Dogma is only Infallible when properly Understood

I’m dismayed to see that fundamentalism is on the rise among my fellow Catholics.

The fundamentalist Protestant believes that Sacred Scripture is infallible. I agree. But then the fundamentalist puts forward his interpretation of Scripture as if it were not an interpretation. Scripture teaches this, and Scripture is infallible, therefore, you must believe this. There is no acknowledgement, for the fundamentalist, that one’s own understanding of Sacred Scripture is fallible and may have erred. The Protestant fundamentalist also oversimplifies the teaching of Scripture, and, ironically, adds attributes false ideas to infallible Scripture by misinterpretation.

The fundamentalist Catholic behaves similarly concerning past magisterial teachings and Sacred Tradition. This happens among many conservative Catholics and traditionalist Catholics today. Their limited understanding of what the Magisterium has taught in past centuries is treated as if it were infallible. There is no acknowledgement that they may have misunderstood, misinterpreted, or misapplied that teaching. Infallible dogmas are not treated as an infallible teaching that must be properly interpreted, in the light of Tradition, Scripture, Magisterium. Instead, they speak as if there were no interpretation of dogma. And if the Magisterium in recent years has clarified its teaching on that point, in contradiction to their own views, they do not accept it.

They also treat any past non-infallible teaching of the Magisterium as if it were infallible, if they agree with it. They treat any past opinion of a Saint or Doctor as infallible, if they agree with it. And they treat many of their own false assumptions and misunderstandings as if these were dogma. Some have even proclaimed that various points of discipline, such as the form of the Mass, cannot be changed by the Church. They have dogmatized discipline.

This fundamentalism is made worse by the internet. Scattered fundamentalists come together online in various discussion groups and blogs. And when they find that hundreds or thousands of other fundamentalists have the same over-simplified and distorted understanding of dogma, they speak and act as if they cannot be wrong, as if their role now is to correct the Popes, the Bishops, and the Church. Pride goeth before a fall.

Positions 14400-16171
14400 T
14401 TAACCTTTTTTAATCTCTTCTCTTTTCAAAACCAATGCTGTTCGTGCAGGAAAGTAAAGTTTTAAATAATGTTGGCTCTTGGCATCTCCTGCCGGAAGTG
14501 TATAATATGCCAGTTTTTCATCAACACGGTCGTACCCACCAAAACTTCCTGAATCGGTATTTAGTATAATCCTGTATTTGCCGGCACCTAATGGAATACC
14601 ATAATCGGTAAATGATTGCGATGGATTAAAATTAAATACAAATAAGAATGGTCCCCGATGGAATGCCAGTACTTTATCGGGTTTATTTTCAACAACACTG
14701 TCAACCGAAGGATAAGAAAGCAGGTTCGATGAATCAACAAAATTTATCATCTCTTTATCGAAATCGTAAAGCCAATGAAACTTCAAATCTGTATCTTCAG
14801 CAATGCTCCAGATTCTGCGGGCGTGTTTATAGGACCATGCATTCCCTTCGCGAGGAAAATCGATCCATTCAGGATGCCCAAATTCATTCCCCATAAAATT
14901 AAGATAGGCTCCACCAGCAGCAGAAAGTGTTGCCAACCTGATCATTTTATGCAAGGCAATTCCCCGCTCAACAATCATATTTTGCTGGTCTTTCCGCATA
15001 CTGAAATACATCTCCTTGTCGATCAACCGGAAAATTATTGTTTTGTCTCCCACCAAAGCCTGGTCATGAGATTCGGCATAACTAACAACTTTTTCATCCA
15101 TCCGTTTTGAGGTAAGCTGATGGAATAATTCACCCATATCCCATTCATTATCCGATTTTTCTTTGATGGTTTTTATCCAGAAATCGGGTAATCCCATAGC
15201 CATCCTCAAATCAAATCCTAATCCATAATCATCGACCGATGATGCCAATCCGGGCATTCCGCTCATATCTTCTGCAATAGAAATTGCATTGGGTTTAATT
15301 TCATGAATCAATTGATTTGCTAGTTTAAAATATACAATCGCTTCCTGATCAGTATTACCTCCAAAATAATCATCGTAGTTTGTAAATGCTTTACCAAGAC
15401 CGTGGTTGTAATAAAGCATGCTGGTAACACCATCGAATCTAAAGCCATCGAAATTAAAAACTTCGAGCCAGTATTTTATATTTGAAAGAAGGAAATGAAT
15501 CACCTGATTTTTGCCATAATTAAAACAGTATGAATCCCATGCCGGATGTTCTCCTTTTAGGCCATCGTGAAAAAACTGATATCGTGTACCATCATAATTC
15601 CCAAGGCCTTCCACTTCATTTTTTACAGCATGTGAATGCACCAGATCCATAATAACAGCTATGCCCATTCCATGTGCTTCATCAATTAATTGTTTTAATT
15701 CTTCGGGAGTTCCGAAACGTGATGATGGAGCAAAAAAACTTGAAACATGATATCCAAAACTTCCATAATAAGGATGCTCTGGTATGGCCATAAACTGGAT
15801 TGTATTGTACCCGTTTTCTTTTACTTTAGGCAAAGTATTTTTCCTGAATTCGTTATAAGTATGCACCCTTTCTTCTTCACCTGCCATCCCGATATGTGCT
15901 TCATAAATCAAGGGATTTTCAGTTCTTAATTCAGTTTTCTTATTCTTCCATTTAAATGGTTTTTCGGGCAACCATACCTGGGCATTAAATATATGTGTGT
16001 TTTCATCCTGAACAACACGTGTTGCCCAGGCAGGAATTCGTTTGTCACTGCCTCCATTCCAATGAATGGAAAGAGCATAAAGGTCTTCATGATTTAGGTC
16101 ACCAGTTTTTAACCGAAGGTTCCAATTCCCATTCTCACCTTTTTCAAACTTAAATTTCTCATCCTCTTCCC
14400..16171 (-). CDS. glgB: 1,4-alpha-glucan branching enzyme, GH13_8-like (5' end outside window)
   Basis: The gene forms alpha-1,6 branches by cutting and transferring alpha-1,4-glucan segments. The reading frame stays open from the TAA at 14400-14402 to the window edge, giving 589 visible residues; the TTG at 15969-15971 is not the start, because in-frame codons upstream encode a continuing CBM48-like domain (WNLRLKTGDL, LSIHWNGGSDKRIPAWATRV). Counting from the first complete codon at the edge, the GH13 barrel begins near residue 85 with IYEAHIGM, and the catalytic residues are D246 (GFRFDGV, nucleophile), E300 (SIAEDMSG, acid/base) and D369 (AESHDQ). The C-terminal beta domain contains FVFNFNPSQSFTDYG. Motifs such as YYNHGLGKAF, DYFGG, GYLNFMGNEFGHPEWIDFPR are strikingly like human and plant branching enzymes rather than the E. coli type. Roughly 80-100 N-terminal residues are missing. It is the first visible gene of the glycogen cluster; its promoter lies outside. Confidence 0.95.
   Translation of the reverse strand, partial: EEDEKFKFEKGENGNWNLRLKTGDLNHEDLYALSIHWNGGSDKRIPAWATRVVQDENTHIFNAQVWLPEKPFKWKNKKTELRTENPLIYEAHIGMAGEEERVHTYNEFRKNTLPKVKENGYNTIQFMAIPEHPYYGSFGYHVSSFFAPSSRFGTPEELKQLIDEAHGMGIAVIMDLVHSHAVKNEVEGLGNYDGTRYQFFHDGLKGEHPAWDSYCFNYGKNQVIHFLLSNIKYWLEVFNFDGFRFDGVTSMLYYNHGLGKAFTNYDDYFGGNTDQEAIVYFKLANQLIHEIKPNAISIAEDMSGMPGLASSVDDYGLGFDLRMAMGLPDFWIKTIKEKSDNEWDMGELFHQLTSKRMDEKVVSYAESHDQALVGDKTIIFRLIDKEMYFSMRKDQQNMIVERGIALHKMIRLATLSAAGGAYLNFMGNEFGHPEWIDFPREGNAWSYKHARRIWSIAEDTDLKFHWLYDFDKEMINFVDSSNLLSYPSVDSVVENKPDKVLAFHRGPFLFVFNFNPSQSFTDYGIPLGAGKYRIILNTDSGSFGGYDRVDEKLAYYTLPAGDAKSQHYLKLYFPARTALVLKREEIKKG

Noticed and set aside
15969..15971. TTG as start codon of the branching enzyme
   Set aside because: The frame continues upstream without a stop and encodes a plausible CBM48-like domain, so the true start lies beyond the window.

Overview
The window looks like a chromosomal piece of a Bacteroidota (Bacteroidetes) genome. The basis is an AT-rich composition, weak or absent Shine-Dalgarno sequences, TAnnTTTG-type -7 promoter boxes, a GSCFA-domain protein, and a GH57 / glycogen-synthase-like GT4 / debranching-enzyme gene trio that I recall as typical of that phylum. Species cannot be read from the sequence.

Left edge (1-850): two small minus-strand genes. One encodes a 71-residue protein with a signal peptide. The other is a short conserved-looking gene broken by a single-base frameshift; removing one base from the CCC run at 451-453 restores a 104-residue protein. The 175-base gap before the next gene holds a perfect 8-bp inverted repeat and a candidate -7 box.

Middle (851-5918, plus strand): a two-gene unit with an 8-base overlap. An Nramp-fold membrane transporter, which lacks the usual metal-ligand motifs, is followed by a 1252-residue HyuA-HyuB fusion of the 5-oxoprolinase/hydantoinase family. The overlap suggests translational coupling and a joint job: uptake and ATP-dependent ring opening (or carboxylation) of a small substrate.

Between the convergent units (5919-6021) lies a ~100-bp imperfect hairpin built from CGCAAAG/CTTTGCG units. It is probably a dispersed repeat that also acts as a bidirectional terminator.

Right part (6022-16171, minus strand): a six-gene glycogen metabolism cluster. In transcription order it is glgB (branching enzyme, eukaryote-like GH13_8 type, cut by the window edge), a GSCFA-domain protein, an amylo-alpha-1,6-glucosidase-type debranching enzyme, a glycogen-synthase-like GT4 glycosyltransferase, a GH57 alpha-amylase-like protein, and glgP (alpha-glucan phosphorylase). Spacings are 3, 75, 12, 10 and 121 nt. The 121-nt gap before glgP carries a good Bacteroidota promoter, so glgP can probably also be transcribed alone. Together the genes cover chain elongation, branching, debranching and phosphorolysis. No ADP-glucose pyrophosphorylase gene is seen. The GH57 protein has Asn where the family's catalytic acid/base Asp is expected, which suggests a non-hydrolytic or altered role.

In truth, dogma is only infallible when properly understood.

For example, the dogma of the Immaculate Conception requires a proper understanding of original sin in order to be properly understood. It is a common misconception to apply the benefits of the Immaculate Conception only to the soul of the Blessed Virgin Mary. But she was prevented from inheriting all of the effects of original sin, and the Council of Trent teaches that original sin affects body as well as soul. Therefore, the Immaculate Conception provided the Blessed Virgin Mary with a soul that was in the state of grace from conception, but also with a body that was never in a fallen state.

Another example would be the teachings of the Magisterium in past centuries on salvation. There are many assertions, some dogmatic, that one can only be saved by membership in the one holy Catholic Church. True. But Catholic fundamentalists distort this dogma by oversimplification, claiming that only Catholics can be saved, or only Christians, or that anyone who knows about the Church and outwardly rejects Her cannot possibly be a member implicitly. But that interpretation of those past teachings is incorrect.

The fundamentalist ignores recent magisterial teachings that disagree with his or her misunderstanding of past dogmas. For example, Pope Saint John Paul II clearly taught that the dogma “no salvation outside the Church” is only true if we properly understand membership in the Church. He taught that a person can be a non-formal (or mystical or implicit) member without being a Catholic or a Christian. Sometimes a person “outwardly rejects” the Church, yet becomes a member implicitly.